"Going Up To The Country, Paint My Mailbox Blue" is another track that is just so strong, such pure blues rock. Beautiful. "Take A Giant Step" has Mahal going soulful in his vocal and a bit country in the backing. It is quite upbeat and different to the stomping blues rock of what we have heard so far, showing Mahal's versatility. This also applies to the country-ish rock 'n' roll of the incredibly catchy "Six Days On The Road". This one really rocks.
"Farther On Down The Road" is deliciously soulful, with a Stax-esque, Memphis soul feeling about its groove. Mahal had an excellent soul voice. "Fishin' Blues" is the album's first conventional, rural-sounding vocal and acoustic guitar blues. "Ain't Gwine To Whistle Dixie (No Mo')" is a live recording of an instrumental featuring flute and a soulful brass backing. A saxophone solo also crops up to add to the difference in sound to this one. The rocking blues returns with the lively "You're Going To Need Somebody On Your Bond". "Cakewalk Into Town" is a jaunty, fun blues backed by what sounds like a tuba. "Oh Susanna" is given a funky, vaguely reggae-ish makeover.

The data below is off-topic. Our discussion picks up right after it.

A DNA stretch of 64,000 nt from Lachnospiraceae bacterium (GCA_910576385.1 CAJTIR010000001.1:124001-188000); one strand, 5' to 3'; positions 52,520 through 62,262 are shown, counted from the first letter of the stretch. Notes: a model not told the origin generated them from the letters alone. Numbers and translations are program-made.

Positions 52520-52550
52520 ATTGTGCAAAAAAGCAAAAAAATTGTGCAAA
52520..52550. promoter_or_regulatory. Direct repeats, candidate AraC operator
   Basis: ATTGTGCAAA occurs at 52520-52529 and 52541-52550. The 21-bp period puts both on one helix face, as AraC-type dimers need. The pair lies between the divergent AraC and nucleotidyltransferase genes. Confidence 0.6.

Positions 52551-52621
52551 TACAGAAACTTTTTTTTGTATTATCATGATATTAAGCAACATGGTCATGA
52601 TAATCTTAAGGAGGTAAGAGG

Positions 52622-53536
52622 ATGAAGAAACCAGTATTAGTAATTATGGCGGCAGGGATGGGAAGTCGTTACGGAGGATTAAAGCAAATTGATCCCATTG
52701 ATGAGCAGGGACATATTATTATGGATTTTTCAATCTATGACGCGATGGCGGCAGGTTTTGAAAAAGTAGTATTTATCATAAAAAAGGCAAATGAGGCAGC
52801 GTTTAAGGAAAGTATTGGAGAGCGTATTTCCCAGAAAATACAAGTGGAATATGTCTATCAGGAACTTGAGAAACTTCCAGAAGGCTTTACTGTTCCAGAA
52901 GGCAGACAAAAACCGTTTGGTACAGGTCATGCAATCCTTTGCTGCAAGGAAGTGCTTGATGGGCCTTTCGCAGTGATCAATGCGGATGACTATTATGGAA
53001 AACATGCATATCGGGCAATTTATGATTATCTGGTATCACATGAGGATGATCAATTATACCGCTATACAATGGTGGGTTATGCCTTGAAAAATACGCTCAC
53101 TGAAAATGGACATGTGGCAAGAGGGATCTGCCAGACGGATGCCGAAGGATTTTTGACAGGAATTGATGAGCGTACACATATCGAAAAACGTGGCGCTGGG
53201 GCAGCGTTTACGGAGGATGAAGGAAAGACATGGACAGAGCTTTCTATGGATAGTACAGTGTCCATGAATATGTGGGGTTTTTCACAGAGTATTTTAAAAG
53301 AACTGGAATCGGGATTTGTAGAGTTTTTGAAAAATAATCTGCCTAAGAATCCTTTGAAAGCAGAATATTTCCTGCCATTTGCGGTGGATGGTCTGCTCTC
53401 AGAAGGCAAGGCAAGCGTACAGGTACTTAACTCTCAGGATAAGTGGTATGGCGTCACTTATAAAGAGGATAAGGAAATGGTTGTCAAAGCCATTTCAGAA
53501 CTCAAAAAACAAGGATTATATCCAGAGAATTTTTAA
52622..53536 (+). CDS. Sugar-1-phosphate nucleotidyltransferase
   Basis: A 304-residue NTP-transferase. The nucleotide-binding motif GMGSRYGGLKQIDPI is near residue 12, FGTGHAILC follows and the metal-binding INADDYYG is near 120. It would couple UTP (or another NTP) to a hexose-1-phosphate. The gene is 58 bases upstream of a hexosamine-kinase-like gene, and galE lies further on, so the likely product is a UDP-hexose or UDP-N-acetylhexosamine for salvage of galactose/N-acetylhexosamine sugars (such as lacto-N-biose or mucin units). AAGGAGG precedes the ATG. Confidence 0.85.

"Frankie And Albert" is a folky blues also covered by Bob Dylan on "Good As I Been To You". "Chevrolet" is a funky number, while "Johnny Too Bad" is a cover of The Slickers' reggae early seventies reggae hit. It begins with a gentle acoustic guitar before an authentic thumping reggae groove kicks in and we get maybe the first example of blues reggae. I love this. "Sweet Mama Janisse" is a fine traditional blues to finish off this highly recommended, fantastic-sounding compilation. A most enjoyable, invigorating listen.
Released September 2004